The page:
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Decoding Social Security claim numbers
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Q. I am 78 years old. I've had a Social Security number since I was about 20. For many years, my Medicare card showed my husband's Social Security number with a letter "B" behind it. Somebody at a Social Security office once told me this meant I was getting wife's benefits on his record. How does the letter "B" stand for a wife? And now that my husband has died, I've received a new Medicare card, and it now has my husband's number with a letter "D." Does this mean "deceased?"

A. No, it doesn't mean deceased. Believe it or not, it stands for "widow!" So you may legitimately wonder why in the world a "D" means widow. Shouldn't it be a "W" perhaps? I will use this column to explain the mysterious world of Social Security claim numbers.

First of all, what is a "claim number?" And how does it differ from a Social Security number? Almost everyone in this country has a Social Security number. It's the number you give to your employer if you get a job, and it's the number you would use to file an income tax return. It's also the number that many government agencies and private companies use as a personal identification number for you. (The use of the SSN for personal identification is a topic for another column.)

But a claim number is the Social Security number on which you are claiming Social Security benefits. And it's always followed by a little letter symbol to indicate the kind of benefit you have claimed. For many people, their claim number is simply their own Social Security number with the little symbol following it, usually an "A." But some people claim Social Security benefits on another person's Social Security record — almost always a spouse and sometimes a parent. So their claim number is the spouse's or parent's Social Security number followed by the appropriate claims symbol.

The little claims symbols were not assigned in any sort of meaningful pattern. In other words, the letter "R" was not used to indicate "retirement" benefits, and the letter "W" wasn't used to indicate "wife's" or "widow's" benefits.

Instead, the letters were essentially assigned alphabetically, as benefits were added to Social Security law. Here is a list of the claims symbols used. It's not a complete list.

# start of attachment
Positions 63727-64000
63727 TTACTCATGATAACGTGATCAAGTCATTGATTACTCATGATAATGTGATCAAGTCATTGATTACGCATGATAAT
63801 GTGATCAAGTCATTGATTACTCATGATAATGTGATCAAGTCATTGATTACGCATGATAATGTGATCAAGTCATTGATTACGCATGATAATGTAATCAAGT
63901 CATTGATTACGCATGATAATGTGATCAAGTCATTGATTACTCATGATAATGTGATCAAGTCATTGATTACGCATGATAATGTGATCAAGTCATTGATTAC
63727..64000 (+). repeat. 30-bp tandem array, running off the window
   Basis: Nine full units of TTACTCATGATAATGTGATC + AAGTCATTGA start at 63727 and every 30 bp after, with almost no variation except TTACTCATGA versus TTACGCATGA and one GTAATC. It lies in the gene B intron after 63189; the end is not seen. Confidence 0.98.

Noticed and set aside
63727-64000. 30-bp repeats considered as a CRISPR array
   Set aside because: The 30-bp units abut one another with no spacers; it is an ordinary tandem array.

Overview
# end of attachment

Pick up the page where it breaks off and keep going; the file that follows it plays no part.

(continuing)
—A — This claims symbol indicates you are getting your own retirement benefits

—B — You are getting benefits as an aged (over 62) wife on your husband's record

—B1 — You are getting benefits as an aged (over 62) husband on your wife's record

—B2 — You are getting benefits on your husband's record as a young wife (under age 62) caring for his minor child

—B6 — You are getting benefits as a divorced wife on your ex husband's record

—C — You are getting benefits as a child on your parent's record

—D — You are getting aged (over age 60) widow's benefits from your deceased husband's record

—D1 — You are getting aged (over age 60) widower's benefits from your deceased wife

—D6 — You are getting divorced widow's benefits

—E — You are getting mother's benefits — paid to a widow under age 60 who is caring for the minor children of a father who has died

—E1 — same as above, except you are divorced from the father

—E4 — You are getting father's benefits — paid to a widower under age 60 who is caring for the minor children of a mother who has died

—F — You are getting benefits as a dependent parent on a grown son or daughter's Social Security account (very rare)

—HA — You are getting disability benefits on your own account

—M — You don't have enough work credits for regular Social Security and you only qualify for Part B Medicare benefits

—T — You are not insured for Social Security benefits, but you are eligible for Part A hospital coverage from Medicare

—W — You are getting disabled widow's benefits on your deceased husband's account

—W1 — You are getting disabled widower's benefits on your deceased wife's account

Again, this list is not complete. It shows only the most common beneficiary codes. But "common" is a relative term. Many of the benefits listed above are infrequently paid. For example, you could almost count on your hands the number of people getting "F" (parent's benefits) or "W1" (disabled widower's benefits). And there are other conditions that prevent people from collecting Social Security checks they might otherwise be due. For example, although many young widows might be eligible for "E" benefits and many young widowers might be due "E4" benefits, they don't actually receive anything because they are working, and their earnings prevent them from claiming monthly payments.